PARTNERS in business, but enemies at the border.
The complexity of the Mexico-United States relationship was underlined last week in the first binational meeting on immigration since the passage of the North American Free Trade Agreement (NAFTA).
Mexican officials want the trading partnership to be a platform for closer cooperation on other issues, such as immigration.
``With this new stage in our bilateral relationship, we would hope to open a different chapter in the treatment of the subject of migration between the two countries,'' said Undersecretary of Foreign Affairs Andres Rozental at the opening of the March 7 meeting in Nuevo Laredo, Tamaulipas, Mexico.
But until last week, the signals Mexico was getting from the Clinton administration on immigration were far from friendly.
Mexican politicians were incensed by the Feb. 3 announcement of what is seen as the ``militarization'' of the Mexico-US border. The US unveiled a two-year plan to spend $540 million to set up high-power stadium lights, add 1,010 Border Patrol agents, and build steel walls as part of a program to curb the flow of illegal migrants.
``What bothered us, given our NAFTA relationship, is that we hoped that before adopting these methods, the US government would have consulted with us,'' said Mexico's Foreign Minister Manuel Tello at a recent meeting with international reporters.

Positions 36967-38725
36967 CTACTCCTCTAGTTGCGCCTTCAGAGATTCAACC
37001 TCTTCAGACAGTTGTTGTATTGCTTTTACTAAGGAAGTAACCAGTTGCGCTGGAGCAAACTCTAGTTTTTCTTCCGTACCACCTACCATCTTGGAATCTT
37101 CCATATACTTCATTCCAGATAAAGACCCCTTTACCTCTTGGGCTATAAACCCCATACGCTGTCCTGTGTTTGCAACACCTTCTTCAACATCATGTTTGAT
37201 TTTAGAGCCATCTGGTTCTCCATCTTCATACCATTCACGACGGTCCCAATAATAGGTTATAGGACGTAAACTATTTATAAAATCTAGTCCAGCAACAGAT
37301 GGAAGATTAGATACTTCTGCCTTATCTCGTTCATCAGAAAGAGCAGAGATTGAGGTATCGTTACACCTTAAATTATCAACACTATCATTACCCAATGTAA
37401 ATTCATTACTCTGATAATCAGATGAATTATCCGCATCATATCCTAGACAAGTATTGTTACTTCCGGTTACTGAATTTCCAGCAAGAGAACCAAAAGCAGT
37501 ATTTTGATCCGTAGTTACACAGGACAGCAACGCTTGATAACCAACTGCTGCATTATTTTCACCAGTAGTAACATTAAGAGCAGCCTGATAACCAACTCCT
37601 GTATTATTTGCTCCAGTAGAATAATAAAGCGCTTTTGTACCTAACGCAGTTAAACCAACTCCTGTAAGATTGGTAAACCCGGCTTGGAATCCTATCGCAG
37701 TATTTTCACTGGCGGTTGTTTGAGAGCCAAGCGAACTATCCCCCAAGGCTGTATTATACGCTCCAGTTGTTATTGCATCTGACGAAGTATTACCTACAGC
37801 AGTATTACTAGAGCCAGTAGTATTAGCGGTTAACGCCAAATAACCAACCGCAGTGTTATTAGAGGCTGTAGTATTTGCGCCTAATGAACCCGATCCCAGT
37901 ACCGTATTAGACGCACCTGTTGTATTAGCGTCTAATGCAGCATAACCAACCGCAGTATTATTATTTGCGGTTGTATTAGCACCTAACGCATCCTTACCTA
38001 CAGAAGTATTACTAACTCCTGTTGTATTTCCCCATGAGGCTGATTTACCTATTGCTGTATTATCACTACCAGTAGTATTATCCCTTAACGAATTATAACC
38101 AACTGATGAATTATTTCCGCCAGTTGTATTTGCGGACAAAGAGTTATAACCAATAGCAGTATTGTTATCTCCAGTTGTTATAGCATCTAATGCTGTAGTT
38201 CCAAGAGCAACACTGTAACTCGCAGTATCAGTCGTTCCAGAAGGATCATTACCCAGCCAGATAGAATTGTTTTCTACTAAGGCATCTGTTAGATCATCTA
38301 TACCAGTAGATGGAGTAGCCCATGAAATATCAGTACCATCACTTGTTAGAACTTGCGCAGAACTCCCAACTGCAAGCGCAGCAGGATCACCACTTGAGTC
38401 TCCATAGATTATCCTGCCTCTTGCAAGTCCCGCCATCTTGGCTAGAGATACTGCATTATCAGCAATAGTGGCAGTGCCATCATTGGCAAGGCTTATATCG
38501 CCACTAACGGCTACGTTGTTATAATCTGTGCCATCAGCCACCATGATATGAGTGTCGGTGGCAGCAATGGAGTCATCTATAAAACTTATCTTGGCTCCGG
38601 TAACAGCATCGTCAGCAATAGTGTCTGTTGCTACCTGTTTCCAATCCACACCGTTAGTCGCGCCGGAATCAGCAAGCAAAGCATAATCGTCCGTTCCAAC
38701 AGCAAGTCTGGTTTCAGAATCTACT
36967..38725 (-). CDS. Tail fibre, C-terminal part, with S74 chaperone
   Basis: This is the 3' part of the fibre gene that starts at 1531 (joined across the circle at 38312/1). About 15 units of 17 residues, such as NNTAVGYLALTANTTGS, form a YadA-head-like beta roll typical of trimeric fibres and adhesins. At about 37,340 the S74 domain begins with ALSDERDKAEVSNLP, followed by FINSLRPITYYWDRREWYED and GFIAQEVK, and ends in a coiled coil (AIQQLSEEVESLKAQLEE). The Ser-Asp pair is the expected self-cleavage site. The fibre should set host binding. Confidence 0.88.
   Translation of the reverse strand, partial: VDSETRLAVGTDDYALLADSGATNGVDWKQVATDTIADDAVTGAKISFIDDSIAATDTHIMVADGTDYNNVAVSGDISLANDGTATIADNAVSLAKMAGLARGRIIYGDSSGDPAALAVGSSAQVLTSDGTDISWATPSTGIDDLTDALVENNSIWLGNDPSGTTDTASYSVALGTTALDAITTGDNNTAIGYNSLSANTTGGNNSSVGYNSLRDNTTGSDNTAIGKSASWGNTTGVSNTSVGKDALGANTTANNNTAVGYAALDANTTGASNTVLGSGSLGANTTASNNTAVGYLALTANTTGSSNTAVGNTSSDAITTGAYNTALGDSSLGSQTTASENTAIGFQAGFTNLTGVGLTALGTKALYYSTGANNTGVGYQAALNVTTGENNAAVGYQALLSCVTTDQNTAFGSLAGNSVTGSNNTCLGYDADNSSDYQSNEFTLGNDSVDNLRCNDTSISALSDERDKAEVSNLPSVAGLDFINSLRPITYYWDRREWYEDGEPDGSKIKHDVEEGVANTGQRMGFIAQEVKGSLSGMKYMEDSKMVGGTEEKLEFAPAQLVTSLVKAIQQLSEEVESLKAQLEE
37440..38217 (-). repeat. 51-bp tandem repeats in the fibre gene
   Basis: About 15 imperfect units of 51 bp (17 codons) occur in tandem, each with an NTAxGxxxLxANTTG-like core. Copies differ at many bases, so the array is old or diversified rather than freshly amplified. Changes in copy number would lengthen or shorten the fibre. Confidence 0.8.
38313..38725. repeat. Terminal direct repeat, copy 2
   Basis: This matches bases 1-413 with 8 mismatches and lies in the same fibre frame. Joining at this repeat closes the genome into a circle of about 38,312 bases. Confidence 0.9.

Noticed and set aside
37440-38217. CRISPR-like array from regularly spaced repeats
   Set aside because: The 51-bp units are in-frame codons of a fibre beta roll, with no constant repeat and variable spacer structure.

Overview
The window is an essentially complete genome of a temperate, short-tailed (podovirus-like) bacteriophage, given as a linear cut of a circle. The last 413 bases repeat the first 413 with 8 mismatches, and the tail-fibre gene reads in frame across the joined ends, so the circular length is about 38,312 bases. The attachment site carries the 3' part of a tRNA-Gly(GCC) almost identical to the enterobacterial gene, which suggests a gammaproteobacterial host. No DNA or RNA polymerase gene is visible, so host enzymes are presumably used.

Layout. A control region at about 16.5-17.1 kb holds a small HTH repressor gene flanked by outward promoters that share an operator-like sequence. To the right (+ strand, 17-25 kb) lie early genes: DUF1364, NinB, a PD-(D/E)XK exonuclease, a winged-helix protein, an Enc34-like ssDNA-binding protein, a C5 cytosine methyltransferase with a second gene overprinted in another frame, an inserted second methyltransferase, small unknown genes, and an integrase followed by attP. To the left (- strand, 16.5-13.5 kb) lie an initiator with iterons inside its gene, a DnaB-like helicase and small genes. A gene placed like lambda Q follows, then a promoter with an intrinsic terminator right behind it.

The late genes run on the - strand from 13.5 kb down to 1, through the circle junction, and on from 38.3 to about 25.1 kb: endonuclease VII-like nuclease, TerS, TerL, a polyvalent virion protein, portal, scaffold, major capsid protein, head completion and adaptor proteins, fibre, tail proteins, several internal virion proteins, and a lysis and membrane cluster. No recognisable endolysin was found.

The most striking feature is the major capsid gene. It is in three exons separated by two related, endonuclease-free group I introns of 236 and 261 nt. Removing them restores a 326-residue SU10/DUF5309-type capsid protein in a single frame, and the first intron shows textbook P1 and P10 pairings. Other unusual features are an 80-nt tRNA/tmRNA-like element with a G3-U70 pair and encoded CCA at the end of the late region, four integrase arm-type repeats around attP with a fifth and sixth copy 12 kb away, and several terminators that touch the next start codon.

Mr. Tello criticized the plans to build more corrugated steel walls, known here as ``Steel Curtains,'' in El Paso and at other border crossing points. Two months ago, the US completed a 14-mile, 10-foot high wall spanning the Tijuana-San Ysidro border crossing in California.
``The walls don't do anything,'' Mr. Tello says. ``Mexicans are specialists in making holes. We have 500 years of practice, look at our silver mines. There's no way a wall of one to two miles will stop a Mexican from entering the US if he wants to.''
Border Patrol officials say the walls along high-traffic areas of the 2,000-mile border tend to make their job easier by channeling illegal migrants and drug traffickers into flatter terrain or narrow corridors.
Reducing border friction
In meetings last week described by one official as ``tense,'' US and Mexican officials managed to hammer out several minor agreements aimed at reducing border friction. One move, with NAFTA overtones, is Mexico's offer of free, renewable, 30-day visas to US and Canadian business people. Before, the one-year business visa cost several hundred dollars. And, the US promised to facilitate the issuance of border-crossing cards to Mexicans crossing into the US for shopping trips.
The US Immigration and Naturalization Service Commissioner Doris Meissner also agreed to set up a citizens advisory committee to suggest ways to reduce abuse by Border Patrol agents, a complaint leveled by US and Mexican human rights groups. And the two sides agreed to conduct a binational study of migrant flows.
``At least we're not screaming at each other anymore,'' commented Ms. Meissner after the talks.